Recommendation on Red Rocks Ranch rezoning postponed — again

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By Deborah Swearingen

Another long meeting led to another postponed recommendation on rezoning Red Rocks Ranch.

The Rooney Valley Commission, made up of representatives from Lakewood and Morrison, opted to postpone its decision for a second time after more than four hours of public comment, questions and discussion on April 25. The commission will reconvene May 17 at Red Rocks Elementary to ask additional questions and make a recommendation on the rezoning.

The choice to postpone came two weeks after the commission pushed back a decision at the conclusion of its April 12 public hearing.

It also came after the commission in a 4-2 vote on April 25 voted against a motion to recommend approval of rezoning, and then commission members decided to take more time to consider their vote and read through the documents.

The Rooney Valley Commission will make a recommendation on approval or denial of the rezoning before it goes to the Morrison Town Board.

The proposed project, at the northeast corner of C-470 and Morrison Road, is in Morrison town limits.

The developer, Ventana Capital, is proposing a maximum of 1,350 dwelling units on 309 acres, plus commercial uses on approximately 40 acres with plans to provide services such as a supermarket, restaurants and retail. The property would have at least 37 acres of parks, open space and trails.

The developer is interested in moving the property out of Morrison’s jurisdiction and into unincorporated Jefferson County.

The recommendation from the Rooney Valley Commission on the proposed rezoning is important because if the Morrison Town Board votes to allow the rezoning, that change will be permanent even if the land ultimately becomes part of unincorporated Jeffco, according to Carmen Beery, who filled in for Morrison Town Attorney Gerald Dahl.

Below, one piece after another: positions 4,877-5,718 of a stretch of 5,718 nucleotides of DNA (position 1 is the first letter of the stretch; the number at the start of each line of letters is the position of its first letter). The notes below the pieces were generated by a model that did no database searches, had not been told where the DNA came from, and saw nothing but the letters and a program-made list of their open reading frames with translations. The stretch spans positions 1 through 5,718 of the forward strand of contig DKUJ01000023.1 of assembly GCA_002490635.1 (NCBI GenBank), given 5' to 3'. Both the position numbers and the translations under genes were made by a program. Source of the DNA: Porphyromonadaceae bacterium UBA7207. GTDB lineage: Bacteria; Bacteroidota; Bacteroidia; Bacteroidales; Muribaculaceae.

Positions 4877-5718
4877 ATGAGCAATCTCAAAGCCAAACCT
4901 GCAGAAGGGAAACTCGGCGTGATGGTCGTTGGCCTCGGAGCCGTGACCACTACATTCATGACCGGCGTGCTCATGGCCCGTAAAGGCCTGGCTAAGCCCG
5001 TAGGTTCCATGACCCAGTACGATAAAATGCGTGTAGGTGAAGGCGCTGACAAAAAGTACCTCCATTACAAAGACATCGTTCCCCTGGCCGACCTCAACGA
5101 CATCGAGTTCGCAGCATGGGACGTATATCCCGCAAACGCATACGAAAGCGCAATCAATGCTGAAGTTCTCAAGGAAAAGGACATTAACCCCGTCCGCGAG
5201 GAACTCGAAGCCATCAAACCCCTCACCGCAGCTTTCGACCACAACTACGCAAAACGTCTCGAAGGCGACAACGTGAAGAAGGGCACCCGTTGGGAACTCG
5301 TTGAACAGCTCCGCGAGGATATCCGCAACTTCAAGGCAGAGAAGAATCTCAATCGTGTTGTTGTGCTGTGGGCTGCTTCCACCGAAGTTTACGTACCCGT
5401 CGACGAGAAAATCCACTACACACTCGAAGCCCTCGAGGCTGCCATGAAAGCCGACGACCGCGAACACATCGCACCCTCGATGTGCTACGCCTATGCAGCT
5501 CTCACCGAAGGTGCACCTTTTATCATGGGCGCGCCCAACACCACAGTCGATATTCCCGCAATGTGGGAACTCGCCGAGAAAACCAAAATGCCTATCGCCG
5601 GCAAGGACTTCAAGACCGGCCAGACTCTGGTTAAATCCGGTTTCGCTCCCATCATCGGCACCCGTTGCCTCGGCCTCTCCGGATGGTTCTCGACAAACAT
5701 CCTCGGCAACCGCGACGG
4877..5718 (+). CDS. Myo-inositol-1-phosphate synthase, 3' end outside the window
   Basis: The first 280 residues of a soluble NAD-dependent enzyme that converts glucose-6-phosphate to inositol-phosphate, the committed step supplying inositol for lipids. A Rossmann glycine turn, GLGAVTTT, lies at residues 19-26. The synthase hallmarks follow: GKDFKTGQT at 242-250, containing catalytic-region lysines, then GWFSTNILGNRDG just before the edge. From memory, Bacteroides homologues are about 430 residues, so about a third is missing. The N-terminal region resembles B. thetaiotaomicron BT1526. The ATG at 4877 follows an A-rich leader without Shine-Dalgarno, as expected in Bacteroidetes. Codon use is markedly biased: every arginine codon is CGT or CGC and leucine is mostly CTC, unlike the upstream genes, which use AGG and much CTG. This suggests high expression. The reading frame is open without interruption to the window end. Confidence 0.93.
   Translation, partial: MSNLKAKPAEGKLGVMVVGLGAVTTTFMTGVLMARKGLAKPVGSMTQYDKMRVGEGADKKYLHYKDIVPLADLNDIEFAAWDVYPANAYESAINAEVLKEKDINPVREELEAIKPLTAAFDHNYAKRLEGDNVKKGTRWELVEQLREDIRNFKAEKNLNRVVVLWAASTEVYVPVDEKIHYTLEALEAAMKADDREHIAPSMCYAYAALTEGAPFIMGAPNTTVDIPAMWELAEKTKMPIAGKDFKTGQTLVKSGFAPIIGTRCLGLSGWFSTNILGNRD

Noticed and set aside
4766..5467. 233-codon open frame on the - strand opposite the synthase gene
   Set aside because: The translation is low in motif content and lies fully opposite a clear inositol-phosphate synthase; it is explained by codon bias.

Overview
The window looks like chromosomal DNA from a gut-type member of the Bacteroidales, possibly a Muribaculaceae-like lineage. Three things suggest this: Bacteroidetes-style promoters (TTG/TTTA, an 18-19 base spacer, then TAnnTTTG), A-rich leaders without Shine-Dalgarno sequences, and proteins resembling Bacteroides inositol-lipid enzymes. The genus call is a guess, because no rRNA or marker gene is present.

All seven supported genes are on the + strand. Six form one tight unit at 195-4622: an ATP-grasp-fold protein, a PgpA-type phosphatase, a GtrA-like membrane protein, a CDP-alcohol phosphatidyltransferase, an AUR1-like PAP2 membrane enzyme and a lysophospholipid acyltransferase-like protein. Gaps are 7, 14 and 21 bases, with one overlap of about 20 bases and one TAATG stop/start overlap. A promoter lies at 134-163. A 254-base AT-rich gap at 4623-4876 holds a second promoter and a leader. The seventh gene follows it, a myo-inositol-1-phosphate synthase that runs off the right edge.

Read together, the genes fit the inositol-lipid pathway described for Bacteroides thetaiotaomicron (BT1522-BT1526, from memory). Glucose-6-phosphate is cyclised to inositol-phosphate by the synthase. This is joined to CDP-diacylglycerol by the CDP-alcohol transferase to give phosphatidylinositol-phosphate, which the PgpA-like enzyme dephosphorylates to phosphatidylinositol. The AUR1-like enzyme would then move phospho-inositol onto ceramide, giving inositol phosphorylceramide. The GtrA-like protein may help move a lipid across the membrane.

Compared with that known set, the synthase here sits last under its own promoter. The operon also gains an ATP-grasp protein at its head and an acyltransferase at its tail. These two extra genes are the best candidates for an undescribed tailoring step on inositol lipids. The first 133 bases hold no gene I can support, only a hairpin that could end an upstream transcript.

Mostly Lakewood residents attended the second meeting, and the crowd was angry to hear of the continuance, particularly after a majority voted against recommending approval. There was an audible stir from those remaining in the crowd and many shouted out their frustration, saying, “It’s too late!”

Disconnect on the disconnect

The divide between Lakewood and Morrison on the topic of disconnection was evident at the hearing.

Although disconnection is a legislative decision and will ultimately be voted on by the Morrison Town Board, it is mentioned in one of the staff’s conditions of approval. The condition says “recording of the ODP amendment shall be contingent upon approval of disconnection by the town.”

Because of this, Lakewood members of the commission wanted to ask about it and became frustrated when their questions weren’t answered. The three Morrison members, including Brewster Caesar, whose board term ended after the April election, said they were unable to speak for the board and could not answer questions about the disconnection.

“If it is their intention to disconnect, they will do that regardless,” said commission member Dale Miller. “ … I am personally finding it a waste of my time to be here if what we’re not really trying to do is improve the development of the Rooney Valley. That’s the whole point of this Rooney Valley Commission.”

“ … If it’s the town board’s will to disconnect this land, then that’s fine. They can do it,” he added. “But it has nothing to do with what we’re doing here.”

Ultimately, the Rooney Valley Commission voted to remove the condition. Morrison had scheduled its public hearing on Tuesday, but the hearing has been rescheduled until the commission makes a recommendation.

Contact reporter Deborah Swearingen at dswearingen@evergreenco.com or 303-350-1042. Follow her on Twitter @djswearingen.